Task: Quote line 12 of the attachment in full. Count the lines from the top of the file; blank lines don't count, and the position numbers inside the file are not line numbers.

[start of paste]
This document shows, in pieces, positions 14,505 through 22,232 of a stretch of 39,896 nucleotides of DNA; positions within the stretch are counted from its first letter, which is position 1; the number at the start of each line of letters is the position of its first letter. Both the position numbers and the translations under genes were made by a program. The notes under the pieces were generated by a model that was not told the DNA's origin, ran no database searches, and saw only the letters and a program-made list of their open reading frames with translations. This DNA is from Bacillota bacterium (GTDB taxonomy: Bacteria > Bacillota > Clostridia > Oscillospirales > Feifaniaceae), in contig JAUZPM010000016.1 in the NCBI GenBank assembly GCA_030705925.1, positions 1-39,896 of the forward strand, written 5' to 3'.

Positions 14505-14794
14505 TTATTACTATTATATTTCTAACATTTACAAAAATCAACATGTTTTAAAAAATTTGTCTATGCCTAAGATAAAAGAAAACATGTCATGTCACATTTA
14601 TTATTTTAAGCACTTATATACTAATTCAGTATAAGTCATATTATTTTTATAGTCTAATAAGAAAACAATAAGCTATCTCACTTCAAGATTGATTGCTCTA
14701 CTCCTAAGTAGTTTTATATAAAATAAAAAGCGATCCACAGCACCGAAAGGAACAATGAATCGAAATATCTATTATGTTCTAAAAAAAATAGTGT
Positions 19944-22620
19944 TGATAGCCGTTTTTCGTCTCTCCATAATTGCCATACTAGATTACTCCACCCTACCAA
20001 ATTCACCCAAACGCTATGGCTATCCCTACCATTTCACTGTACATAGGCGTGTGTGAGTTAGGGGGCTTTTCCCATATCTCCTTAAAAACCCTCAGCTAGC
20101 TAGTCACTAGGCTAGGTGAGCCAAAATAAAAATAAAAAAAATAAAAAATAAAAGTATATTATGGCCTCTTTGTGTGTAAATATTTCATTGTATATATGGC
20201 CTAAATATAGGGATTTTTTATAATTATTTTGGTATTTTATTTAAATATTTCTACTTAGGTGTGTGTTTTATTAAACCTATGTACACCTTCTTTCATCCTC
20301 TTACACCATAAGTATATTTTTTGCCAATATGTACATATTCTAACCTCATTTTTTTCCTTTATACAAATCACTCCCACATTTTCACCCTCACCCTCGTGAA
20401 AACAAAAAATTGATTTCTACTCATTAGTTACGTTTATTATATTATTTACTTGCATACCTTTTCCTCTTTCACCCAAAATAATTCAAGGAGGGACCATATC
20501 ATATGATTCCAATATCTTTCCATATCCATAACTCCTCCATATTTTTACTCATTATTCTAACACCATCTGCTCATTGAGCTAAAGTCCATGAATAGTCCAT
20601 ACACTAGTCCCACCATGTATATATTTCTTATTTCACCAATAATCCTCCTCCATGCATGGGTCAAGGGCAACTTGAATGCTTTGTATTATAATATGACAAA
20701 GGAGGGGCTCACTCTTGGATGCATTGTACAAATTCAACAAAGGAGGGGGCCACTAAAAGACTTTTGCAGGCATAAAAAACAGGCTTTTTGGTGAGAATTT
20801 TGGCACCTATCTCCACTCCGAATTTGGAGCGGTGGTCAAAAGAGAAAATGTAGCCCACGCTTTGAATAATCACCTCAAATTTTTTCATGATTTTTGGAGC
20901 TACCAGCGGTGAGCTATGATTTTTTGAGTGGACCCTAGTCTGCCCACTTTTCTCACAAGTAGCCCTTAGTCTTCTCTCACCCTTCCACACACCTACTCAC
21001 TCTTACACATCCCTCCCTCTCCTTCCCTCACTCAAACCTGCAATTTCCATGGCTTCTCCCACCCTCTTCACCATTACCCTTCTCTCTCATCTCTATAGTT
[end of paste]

20401 AACAAAAAATTGATTTCTACTCATTAGTTACGTTTATTATATTATTTACTTGCATACCTTTTCCTCTTTCACCCAAAATAATTCAAGGAGGGACCATATC